As I recall learning learning somewhere, the French threatened alignment with Russia on the security council if the US did not take over/assist French colonialist military ops in nam. Ho was more of a nationalist than a communist, and only went to the Chinese (not Russians) for military aid. Of course aid travels with a bomb for the recipient.
  5. Subscriber mchill
    cryptogram
    23 Sep '17 19:33
    Originally posted by @metal-brain
    According to Ken Burns the reason the USA helped France in it's attempt to keep colonial control of Vietnam is that De Gaulle threatened to go into the orbit of the USSR.

    http://www.pbs.org/kenburns/the-vietnam-war/watch/

    I have no idea where Ken Burns gets his information from, but it sounds absurd to me. France was fighting Marxist communists in ...[text shortened]... what Ken Burn's source of information is? That claim (even if false) had to come from somebody.
    Some of this has to do with the fact that many French citizens, as well as some of their lawmakers were devout communists in the 50's and 60's. Unlike America, France looked upon communists as a political party like all the others, rather than "the enemy" This helped shape France's foreign policy.


    http://www.history.com/this-day-in-history/protests-mount-in-france
  6. 23 Sep '17 20:38 / 1 edit
    Originally posted by @mchill to Metal Brain
    Some of this has to do with the fact that many French citizens, as well as some of their lawmakers were devout communists in the 50's and 60's. Unlike America, France looked upon communists as a political party like all the others, rather than "the enemy" This helped shape France's foreign policy.

    http://www.history.com/this-day-in-history/protests-mount-in-france
    Helped by the Communists' record of bravery in the French Resistance, the French Communist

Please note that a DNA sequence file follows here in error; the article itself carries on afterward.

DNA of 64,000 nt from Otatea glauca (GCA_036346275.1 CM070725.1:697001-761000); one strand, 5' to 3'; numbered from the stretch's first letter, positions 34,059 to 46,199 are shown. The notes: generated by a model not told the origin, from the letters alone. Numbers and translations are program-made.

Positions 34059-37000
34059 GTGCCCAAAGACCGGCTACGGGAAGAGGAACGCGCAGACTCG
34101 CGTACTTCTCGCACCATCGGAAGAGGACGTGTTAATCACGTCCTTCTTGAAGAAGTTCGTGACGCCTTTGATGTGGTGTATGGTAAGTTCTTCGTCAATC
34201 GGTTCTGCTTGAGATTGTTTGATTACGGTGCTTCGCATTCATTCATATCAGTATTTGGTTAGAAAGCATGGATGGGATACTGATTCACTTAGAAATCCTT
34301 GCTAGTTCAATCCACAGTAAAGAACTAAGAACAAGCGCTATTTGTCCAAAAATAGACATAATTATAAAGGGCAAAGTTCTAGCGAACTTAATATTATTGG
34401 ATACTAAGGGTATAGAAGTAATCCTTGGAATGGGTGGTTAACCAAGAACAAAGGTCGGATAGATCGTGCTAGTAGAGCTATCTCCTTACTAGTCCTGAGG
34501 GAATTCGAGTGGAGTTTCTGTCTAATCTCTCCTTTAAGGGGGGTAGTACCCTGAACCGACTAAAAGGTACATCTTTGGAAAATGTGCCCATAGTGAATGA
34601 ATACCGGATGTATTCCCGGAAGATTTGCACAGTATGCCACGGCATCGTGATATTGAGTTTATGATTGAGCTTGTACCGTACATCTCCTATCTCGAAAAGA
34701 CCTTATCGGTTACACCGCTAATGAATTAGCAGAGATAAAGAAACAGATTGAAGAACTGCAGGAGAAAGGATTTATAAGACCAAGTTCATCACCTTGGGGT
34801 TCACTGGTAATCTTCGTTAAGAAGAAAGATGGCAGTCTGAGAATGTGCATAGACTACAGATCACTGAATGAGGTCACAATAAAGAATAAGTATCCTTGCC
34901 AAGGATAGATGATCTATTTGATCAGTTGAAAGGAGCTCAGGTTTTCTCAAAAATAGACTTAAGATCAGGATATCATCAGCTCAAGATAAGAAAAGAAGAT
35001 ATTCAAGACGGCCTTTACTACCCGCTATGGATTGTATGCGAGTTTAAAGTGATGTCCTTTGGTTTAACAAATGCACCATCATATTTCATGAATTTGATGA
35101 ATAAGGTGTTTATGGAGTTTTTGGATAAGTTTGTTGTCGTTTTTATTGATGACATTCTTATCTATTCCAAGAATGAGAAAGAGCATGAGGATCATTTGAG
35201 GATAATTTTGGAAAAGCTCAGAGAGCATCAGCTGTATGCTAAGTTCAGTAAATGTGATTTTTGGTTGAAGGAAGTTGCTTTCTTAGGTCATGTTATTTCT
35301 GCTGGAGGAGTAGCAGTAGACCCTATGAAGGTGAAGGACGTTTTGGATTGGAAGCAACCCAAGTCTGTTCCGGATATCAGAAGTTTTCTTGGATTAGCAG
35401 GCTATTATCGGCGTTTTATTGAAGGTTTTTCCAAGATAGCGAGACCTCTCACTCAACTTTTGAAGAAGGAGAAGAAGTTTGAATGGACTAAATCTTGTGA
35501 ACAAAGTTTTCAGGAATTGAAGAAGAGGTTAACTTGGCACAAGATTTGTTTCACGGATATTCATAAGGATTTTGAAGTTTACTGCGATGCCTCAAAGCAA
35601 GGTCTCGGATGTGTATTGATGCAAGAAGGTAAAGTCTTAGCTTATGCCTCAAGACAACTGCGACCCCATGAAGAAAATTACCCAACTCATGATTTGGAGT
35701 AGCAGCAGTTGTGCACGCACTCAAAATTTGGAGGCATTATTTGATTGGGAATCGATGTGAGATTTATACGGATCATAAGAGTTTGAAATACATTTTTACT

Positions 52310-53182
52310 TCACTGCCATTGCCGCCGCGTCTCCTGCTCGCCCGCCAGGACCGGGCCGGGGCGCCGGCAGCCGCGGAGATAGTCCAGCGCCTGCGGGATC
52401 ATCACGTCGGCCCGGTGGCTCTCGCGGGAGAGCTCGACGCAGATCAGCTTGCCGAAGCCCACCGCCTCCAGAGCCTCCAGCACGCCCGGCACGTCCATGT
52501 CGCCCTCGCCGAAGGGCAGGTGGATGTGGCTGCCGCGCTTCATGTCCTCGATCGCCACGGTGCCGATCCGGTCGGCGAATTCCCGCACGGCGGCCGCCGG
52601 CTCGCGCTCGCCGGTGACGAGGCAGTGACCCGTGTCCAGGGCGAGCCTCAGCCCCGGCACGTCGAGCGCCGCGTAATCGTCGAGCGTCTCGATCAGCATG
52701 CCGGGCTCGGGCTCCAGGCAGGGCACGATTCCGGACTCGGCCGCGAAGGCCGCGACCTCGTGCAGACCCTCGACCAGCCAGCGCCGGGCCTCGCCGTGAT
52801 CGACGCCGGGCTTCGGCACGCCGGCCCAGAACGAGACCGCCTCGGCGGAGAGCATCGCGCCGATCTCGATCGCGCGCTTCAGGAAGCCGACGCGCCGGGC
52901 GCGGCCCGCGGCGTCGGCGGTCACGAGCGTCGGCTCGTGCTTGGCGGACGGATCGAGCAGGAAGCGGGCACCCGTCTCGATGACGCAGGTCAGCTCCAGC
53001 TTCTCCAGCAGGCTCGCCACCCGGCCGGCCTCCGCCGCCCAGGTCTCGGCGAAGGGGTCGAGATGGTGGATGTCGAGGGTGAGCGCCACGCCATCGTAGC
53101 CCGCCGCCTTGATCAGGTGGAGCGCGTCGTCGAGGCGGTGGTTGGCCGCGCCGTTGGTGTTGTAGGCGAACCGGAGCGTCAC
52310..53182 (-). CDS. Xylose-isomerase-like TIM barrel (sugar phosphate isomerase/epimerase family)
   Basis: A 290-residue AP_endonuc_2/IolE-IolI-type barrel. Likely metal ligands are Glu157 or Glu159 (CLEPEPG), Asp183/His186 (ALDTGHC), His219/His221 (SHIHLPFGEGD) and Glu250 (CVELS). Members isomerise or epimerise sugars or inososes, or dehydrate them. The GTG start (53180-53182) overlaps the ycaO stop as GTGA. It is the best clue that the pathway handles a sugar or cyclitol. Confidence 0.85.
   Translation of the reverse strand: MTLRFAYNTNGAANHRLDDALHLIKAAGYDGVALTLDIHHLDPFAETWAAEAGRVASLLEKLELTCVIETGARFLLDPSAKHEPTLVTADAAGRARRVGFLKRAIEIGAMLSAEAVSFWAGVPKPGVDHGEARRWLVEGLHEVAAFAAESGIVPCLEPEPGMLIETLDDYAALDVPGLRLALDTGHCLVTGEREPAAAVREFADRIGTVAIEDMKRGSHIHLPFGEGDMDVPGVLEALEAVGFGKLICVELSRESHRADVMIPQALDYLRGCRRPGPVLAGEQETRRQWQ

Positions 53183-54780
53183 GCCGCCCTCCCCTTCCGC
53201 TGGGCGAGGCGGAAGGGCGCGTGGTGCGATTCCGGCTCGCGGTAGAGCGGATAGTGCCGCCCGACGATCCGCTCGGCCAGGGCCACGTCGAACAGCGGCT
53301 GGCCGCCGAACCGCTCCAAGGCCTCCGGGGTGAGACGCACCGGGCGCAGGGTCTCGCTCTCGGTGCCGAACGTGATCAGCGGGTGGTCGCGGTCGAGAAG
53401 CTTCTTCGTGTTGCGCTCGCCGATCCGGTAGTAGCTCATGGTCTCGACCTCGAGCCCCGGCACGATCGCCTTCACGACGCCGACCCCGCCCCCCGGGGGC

Party got (as I recall) about 20-25% of the votes in elections shortly after the Second World War.

    "By the time the German occupation ended in 1944, the party had become a powerful
    force in many parts of France. It was among the leading parties in elections in 1945 and 1946,
    and entered into the governing Tripartite alliance, which pursued social reforms and statism.
    However, amid concerns within France and abroad over the extent of communist influence,
    the PCF was excluded from government in May 1947. Under pressure from Moscow, the
    PCF thereafter distanced itself from other parties and focussed on agitation within its
    trade union base. For the rest of the Fourth Republic period the PCF, led by Thorez and
    Jacques Duclos, *remained politically isolated*, still taking a Stalinist line, though retaining
    substantial electoral support."

    I know of no evidence that the ('politically isolated' ) French Communist Party had a
    significant influence upon France's government making decisions on foreign policy.

    It seems true, however, that Charles de Gaulle was more anti-German than anti-Soviet.
    Nikita Khrushchev wrote that Charles de Gaulle told him that he approved of the USSR
    keeping control of the GDR (East Germany) forever. And Charles de Gaulle preferred
    that Germany be further divided into more smaller, weaker nations, which never should
    be allowed to reunite and grow stronger.
  7. Subscriber AThousandYoung
    Poor Filipov :,(
    23 Sep '17 21:16
    France and Russia have a long history of mutual support aimed at suppressing Germany.
  8. 23 Sep '17 21:38
    Originally posted by @athousandyoung
    France and Russia have a long history of mutual support aimed at suppressing Germany.
    A major exception was during the Napoleonic Wars, when Prussia and Russia allied against France.

    Bismarck believed that Germany must always keep on good terms with Russia.
    His successors ignored his advice.

    https://en.wikipedia.org/wiki/Reinsurance_Treaty